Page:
In relation to treatment, the breast cancer world generally refers to pre-menopausal women as 'young', as the treatment options can be different according to menopausal status. A young woman in her 20s or 30s is not thinking about dying. Breast cancer forced me to examine the issue of my mortality. At the time I would have preferred to be making decisions like 'what movie will I see?
Although uncommon, breast cancer in young women is worthy of special attention due to the unique and complex issues that are raised. This article reviews specific challenges associated with the care of younger breast cancer patients, which include fertility preservation, management of inherited breast cancer syndromes, maintenance of bone health, secondary prevention, and attention to psychosocial issues. Breast cancer incidence increases with age, with the vast majority of women diagnosed after the age of 40 years [ 1 ]. Interestingly, breast cancer risk factors, clinical outcomes, and tumor biology are somewhat different in the subgroup of women below 40, suggesting that breast cancer in young women represents a distinct entity [ 3 - 7 ]. The definition of a 'young woman' in the field of breast oncology varies, with most articles referring to women under either age 35 or 40 years as 'young'. The incidence of breast cancer in younger women differs according to race. Overall, breast cancer is more common in Caucasian women than in African Americans; however, in women under the age of 35, breast cancer is more than twice as common in African American women.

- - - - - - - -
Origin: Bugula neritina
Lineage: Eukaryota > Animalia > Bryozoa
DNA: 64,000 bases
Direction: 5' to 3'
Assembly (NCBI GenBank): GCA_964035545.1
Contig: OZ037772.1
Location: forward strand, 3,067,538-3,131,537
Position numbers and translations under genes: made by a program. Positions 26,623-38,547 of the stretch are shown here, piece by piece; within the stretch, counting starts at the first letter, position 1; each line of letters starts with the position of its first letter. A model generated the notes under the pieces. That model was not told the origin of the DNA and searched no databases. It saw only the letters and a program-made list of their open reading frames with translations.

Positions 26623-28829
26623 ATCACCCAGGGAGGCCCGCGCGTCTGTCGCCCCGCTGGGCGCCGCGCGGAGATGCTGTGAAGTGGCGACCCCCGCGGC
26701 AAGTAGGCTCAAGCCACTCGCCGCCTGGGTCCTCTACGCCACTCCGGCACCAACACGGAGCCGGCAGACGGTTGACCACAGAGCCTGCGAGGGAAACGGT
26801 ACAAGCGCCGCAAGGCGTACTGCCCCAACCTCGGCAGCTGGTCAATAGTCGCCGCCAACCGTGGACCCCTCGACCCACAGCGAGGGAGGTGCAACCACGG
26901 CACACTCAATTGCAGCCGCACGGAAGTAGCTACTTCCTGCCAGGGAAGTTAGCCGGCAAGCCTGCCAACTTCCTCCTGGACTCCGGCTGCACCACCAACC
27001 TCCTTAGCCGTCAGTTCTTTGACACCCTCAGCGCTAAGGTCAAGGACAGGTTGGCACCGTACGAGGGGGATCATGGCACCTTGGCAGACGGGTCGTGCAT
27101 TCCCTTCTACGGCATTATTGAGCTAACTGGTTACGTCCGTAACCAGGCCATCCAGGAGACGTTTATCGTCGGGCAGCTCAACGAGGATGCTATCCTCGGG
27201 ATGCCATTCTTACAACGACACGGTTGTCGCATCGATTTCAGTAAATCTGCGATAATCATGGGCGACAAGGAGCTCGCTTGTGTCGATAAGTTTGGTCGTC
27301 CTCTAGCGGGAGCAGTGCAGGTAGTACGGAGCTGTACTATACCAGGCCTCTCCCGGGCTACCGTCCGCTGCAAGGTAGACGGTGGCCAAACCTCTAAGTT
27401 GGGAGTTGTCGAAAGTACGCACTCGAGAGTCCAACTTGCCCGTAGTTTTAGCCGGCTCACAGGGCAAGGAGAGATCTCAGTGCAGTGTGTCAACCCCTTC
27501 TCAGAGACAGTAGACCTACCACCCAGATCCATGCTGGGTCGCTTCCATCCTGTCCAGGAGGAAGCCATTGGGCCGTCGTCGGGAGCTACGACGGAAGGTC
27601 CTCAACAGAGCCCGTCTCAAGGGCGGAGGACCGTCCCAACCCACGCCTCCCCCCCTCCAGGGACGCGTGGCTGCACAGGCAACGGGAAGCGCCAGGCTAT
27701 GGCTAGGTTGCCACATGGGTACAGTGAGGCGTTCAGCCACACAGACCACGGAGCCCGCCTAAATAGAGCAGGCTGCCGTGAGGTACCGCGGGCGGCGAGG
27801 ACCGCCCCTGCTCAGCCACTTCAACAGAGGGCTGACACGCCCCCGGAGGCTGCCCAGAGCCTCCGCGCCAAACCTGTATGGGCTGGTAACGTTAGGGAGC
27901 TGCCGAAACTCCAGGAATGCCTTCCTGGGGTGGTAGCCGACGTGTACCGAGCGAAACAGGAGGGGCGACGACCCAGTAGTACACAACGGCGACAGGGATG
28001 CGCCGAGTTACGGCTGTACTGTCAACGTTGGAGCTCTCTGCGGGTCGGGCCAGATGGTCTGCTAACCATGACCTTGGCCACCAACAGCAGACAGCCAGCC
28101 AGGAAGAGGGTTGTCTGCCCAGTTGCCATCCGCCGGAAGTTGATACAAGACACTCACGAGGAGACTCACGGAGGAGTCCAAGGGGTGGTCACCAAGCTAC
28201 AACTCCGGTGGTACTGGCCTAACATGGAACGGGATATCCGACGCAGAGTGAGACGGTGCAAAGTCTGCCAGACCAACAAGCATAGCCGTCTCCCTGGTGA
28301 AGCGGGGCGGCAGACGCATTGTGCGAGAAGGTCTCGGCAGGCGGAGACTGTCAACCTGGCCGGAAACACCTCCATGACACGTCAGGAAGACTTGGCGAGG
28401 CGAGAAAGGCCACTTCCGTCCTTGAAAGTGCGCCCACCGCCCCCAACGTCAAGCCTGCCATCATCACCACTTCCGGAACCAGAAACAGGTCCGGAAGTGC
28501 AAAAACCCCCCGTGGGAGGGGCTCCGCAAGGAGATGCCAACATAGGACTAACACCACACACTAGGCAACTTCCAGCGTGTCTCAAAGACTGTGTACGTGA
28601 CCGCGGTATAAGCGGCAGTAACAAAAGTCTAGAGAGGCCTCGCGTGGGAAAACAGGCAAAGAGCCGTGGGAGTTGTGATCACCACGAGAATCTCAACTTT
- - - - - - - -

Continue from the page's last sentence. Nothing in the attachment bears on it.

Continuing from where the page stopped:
When we talk about factors that can increase or decrease the risk of developing breast cancer, either for the first time or as a recurrence, we often talk about two different types of risk: absolute risk and relative risk. It is based on the number of people who will develop breast cancer within a certain time period. Absolute risk also can be stated as a percentage. On average, an individual woman has a 1-in-8 chance of developing breast cancer over an year lifespan. The absolute risk of developing breast cancer during a particular decade of life is lower than 1 in 8.
Breast cancer is rare in young women. Fewer than 5 percent of all breast cancers diagnosed in the U. A breast cancer diagnosis is very shocking for young women.